People with sarcopenia often feel weak, are unsteady and have difficulty walking. The fatal thing is that they have a threefold increased risk of falling9. A fall often leads to complicated fractures or head injuries. It can seriously change the lives of older people and massively impair their independence and quality of life10.

Maintaining muscle mass and muscle function requires exercise and an adequate protein supply. According to studies, a higher protein intake in seniors has positive effects on building and maintaining muscle mass11, 12. Thus, more protein can reduce the risk of sarcopenia and the resulting falls.

Not only the muscles, but also the bones are affected by age-related degradation. Bone mass already begins to decrease around the age of 35. Studies show that too little protein promotes bone loss13. This makes the bones more fragile and increases the risk of bone fractures. The good news is that a higher protein intake in combination with strength training can reduce the risk of bone fractures and osteoporosis14.

Protein and sport

Do you automatically get muscles from protein? If it were that simple. Muscles need protein to gain weight. But protein alone without training does not build muscles. A combination of regular training and an appropriate amount of protein, on the other hand, can improve training success and make muscles grow7.

Endurance training leads to a breakdown of muscle proteins during training. Therefore, not only strength athletes but also endurance athletes benefit from more protein15. An adapted protein intake leads to better performance and optimal regeneration of the muscles after the workout7.

Research shows that timing is crucial. The best result for muscle growth is achieved when protein is consumed throughout the day. In addition to quantity and timing, however, the composition of the protein is also crucial for success. According to experts, athletes should consume high-quality protein with a high content of indispensable amino acids7 (more on this below).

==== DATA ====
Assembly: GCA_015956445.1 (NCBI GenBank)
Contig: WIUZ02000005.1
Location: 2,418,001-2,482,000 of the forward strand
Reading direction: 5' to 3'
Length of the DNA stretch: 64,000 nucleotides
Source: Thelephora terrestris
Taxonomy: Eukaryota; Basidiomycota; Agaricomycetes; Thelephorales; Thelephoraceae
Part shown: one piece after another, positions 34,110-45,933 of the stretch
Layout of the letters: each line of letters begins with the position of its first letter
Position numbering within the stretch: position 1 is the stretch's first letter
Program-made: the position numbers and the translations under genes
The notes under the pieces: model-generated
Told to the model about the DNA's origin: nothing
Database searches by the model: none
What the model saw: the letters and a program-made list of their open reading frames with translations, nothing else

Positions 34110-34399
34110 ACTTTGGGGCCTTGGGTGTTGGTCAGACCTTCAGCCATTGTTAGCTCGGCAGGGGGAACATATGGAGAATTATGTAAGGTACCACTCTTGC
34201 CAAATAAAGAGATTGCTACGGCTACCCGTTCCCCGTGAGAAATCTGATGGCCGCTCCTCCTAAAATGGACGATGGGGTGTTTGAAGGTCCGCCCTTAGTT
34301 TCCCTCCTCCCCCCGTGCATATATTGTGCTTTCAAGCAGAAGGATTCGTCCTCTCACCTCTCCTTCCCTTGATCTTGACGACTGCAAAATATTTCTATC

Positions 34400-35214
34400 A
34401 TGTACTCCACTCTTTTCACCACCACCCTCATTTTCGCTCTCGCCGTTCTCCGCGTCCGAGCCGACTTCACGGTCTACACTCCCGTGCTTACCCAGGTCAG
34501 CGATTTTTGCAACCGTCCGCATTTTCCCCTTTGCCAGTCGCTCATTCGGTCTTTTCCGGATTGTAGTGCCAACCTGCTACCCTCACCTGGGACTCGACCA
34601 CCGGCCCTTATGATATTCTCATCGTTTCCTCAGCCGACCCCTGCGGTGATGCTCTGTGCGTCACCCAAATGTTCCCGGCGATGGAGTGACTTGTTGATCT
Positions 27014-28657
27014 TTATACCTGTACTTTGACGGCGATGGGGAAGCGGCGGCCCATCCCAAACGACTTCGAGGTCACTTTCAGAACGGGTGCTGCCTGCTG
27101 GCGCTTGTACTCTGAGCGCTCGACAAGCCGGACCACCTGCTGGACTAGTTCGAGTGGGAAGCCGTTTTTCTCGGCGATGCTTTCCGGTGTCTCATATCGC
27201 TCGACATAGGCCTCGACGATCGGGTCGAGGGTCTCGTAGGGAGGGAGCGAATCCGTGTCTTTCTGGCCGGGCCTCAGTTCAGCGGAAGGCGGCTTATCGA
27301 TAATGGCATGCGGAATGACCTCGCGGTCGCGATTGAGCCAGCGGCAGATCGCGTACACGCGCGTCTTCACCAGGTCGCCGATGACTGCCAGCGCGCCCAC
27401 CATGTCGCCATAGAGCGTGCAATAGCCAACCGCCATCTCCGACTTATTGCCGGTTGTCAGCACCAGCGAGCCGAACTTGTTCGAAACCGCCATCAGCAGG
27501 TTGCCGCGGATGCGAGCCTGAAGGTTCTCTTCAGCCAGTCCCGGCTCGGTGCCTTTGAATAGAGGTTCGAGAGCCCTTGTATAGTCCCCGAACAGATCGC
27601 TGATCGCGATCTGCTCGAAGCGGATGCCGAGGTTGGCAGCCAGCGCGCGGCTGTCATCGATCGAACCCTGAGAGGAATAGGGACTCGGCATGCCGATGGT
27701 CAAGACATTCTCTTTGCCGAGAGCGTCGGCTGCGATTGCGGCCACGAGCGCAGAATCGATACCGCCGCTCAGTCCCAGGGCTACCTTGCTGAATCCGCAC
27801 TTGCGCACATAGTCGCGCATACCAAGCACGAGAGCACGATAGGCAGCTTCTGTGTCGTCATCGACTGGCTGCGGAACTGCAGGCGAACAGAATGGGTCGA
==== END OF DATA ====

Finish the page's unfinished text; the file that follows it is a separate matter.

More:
Proteins for a strong immune system

A sufficient protein supply is the best prerequisite for a strong immune system. A low protein intake, on the other hand, leads to an increased susceptibility to infections and a lower number of immune cells in the body16. The body also needs more protein for the formation of new tissue during severe illness, after accidents, operations or burns17.

Are all proteins equal?

Meat, fish, dairy products, eggs, pulses, soy and cereals contain a lot of proteins1. But not all proteins are the same. Plant and animal proteins differ in their composition. Proteins from animal foods usually contain more indispensable amino acids than plant proteins. Plant protein usually lacks one or even more of the essential amino acids18. However, this is not a problem in everyday life if you pay attention to the right mix. For optimal protein quality, it is best to combine different animal and plant protein sources. Ideal partners are, for example, egg plus potatoes, milk or soya. The combination of milk plus cereals or potatoes also provides a particularly high protein quality19.

Tips for an optimal protein supply

  • Distribute protein rations correctly: Protein should be consumed throughout the day. An interval of 4 hours between two protein rations is ideal. Also important: consume a portion of protein 3 to 4 hours after intensive exercise(20).
  • The top 10 vegetable protein sources: Tofu, tempeh, seitan, lentils, beans, peas, chickpeas, corn, quinoa, nuts(21).
  • The top 10 animal protein sources: Meat, fish, seafood, eggs, cheese, milk, skyr, quark, cottage cheese, yoghurt(21).
  • The combination makes the difference: cleverly combine animal and plant proteins for the best protein quality.
  • For vegans: combine vegetable proteins with knowhow. Good partners are cereals plus pulses (e.g. lentil vegetables with rice) or maize plus beans (e.g. chilli sin carne).
  • Dietary supplements, such as protein shakes, are a good source of high-quality protein



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8Universitätsspital Zürich (USZ). Sarkopenie. Abgerufen am 03.02.2023 von

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Jutta Hannemann

I am a freelance medical writer and count various companies in the health care industry among my clients. After studying ecotrophology at the Technical University of Munich, I first worked in the food industry for over 10 years before taking the step into self-employment in 2010. This allows me to optimally combine my interest in scientific contexts and my passion for scientific writing. My work focuses on all topics related to nutrition, health and well-being.